1862, Sep. 10th - Inquest into death of Rev. William COPELAND
The Argus reports as follows :--An inquest was held on the 10th instant, at Benyeo, by Dr. Radford, the district coroner, on the body of the Rev. William Copeland, M.A. Much interest was excited by the inquiry, owing to the distressing circumstances attending his death. The Rev. Dr. Russell and several friends of the deceased were present at the investigation. The Rev W. Copeland was travelling on the evening of the 19th of August from Bringalbert to Benyeo, a distance of about twelve miles. He left the latter station about four o'clock, and it is thought, as he generally drove slowly, that he would reach Benyeo about seven o'clock. On approaching the station, he took the lower road used in summer, but in flood-time covered with water. There was an upper road avoiding the swamp altogether. The roads not being distinctly marked, it is very easy to mistake the one for the other in the dark. The road taken led into the swamp, and deceased seemed to have caught the buggy wheel against a stump, and to have broken a trace. In this dilemma, he must have unharnessed the horse, and released him, and then placed his coats on the seat of the carriage, together with his valise, and attempted to walk out of the swamp. He had good lamps alight, and these probably deceived him as to the edge of the swamp, as he went into deeper water. Mr. Copeland was a good swimmer. On the 20th of August, a native boy told Hawkinson, a carpenter on Benyeo, he had seen Mr. Copeland's buggy in the swamp, where it was found, with the coats folded as above stated, and immediate search was made, but the body was not found till the 4th of September. The evidence went to show that cooeying or crying was heard, more or less, from seven o'clock to eleven, on the evening of the 19th of August, but no notice was taken of it, the parties excusing themselves by stating that they supposed it to come from blacks. The cries were heard by six individuals. The owner of the station, Mr. Hugh M'Leod, was from home. The coroner, having summed up the evidence, pointed out the great want of humanity in letting any person continue calling for assistance for so many hours without attention, and said he believed had it been otherwise, the deceased would not have perished. The jury returned a verdict "That deceased was accidentally drowned," adding a rider, "that they thought all the parties hearing the cries, without giving assistance, were highly to blame."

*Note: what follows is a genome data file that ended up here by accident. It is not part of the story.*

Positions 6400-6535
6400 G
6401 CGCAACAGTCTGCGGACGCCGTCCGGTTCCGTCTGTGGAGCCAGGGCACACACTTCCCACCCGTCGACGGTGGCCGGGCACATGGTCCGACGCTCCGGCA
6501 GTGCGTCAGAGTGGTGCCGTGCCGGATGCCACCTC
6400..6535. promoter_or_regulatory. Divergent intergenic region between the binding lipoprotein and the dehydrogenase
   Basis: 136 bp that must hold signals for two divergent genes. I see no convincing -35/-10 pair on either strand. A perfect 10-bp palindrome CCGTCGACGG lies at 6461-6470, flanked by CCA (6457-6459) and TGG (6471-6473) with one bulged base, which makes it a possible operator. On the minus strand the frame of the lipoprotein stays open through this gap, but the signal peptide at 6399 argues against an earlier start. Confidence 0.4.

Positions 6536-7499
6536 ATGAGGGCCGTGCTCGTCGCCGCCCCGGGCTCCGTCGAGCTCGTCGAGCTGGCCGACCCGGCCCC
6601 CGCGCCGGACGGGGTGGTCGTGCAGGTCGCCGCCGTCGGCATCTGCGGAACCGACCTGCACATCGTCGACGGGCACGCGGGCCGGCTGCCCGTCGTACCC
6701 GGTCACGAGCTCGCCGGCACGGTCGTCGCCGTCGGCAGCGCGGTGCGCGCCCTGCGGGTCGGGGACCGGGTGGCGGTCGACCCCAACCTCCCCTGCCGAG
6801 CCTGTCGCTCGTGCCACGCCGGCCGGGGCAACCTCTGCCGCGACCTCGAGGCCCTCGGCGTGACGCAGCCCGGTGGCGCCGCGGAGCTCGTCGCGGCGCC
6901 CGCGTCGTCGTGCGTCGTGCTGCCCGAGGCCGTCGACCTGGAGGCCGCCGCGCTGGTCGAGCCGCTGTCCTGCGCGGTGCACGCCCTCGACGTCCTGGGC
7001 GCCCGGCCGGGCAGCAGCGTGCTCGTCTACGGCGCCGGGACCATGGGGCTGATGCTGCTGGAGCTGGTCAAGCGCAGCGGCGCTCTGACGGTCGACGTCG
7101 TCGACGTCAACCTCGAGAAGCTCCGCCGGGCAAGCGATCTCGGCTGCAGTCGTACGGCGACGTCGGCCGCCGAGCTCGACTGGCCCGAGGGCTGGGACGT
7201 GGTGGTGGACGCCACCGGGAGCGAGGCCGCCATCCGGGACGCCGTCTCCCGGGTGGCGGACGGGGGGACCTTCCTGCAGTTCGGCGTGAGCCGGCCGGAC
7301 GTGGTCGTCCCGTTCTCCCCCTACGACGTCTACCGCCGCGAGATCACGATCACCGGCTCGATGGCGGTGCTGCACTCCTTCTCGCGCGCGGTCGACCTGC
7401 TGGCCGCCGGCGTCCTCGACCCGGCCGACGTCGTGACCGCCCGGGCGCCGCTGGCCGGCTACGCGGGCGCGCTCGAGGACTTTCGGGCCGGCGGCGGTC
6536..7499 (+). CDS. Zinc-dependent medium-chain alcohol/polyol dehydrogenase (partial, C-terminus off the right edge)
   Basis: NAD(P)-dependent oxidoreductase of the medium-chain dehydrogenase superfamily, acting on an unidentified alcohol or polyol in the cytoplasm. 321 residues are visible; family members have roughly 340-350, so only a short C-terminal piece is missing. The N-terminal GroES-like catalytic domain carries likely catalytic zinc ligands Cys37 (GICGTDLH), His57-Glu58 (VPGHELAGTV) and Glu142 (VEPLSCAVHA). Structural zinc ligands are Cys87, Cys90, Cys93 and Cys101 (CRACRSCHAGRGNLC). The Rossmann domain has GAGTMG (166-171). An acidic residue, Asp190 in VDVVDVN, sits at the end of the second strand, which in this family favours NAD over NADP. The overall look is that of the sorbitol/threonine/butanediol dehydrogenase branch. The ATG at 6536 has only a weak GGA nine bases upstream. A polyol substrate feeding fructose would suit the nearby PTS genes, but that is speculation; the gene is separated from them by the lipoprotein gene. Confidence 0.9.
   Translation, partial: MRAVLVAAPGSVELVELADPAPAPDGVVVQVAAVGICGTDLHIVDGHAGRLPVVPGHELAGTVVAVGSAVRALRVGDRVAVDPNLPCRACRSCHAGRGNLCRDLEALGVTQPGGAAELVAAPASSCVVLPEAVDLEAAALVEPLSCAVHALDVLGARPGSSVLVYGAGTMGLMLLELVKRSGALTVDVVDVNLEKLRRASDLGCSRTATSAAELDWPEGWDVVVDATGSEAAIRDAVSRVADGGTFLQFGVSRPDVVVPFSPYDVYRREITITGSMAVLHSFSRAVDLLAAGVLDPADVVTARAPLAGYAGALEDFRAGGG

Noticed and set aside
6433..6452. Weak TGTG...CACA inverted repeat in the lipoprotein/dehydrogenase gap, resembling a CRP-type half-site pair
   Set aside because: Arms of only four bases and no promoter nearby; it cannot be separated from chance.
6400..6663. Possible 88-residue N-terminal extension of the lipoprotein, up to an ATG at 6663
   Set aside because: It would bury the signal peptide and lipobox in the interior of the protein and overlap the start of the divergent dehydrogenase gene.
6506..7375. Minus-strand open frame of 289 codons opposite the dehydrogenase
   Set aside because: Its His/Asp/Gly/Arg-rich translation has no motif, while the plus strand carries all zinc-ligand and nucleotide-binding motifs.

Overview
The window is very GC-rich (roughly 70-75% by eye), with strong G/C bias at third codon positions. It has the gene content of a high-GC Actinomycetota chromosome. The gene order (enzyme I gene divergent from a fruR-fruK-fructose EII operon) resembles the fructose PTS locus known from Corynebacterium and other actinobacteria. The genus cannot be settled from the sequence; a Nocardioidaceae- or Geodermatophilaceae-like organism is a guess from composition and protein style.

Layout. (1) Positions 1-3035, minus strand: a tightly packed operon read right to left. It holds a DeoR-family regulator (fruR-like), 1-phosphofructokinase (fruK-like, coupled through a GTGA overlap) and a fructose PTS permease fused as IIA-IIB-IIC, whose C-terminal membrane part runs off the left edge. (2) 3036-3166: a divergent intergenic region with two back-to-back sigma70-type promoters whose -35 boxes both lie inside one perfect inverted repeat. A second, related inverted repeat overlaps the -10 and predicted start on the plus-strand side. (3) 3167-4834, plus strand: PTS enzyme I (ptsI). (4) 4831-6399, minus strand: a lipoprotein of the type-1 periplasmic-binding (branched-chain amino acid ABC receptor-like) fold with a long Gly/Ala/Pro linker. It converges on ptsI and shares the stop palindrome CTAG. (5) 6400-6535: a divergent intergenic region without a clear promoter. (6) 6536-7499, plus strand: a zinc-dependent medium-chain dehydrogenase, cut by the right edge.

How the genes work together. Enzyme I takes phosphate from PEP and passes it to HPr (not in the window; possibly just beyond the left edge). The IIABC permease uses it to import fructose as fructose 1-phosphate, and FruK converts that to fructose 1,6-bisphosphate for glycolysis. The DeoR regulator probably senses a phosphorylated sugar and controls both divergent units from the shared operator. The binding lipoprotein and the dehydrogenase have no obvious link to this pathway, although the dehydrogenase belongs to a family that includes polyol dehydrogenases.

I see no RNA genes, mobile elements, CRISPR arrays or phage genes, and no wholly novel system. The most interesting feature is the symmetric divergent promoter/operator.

"The Argus" (Melbourne, Vic.) Saturday, 22nd September 1862.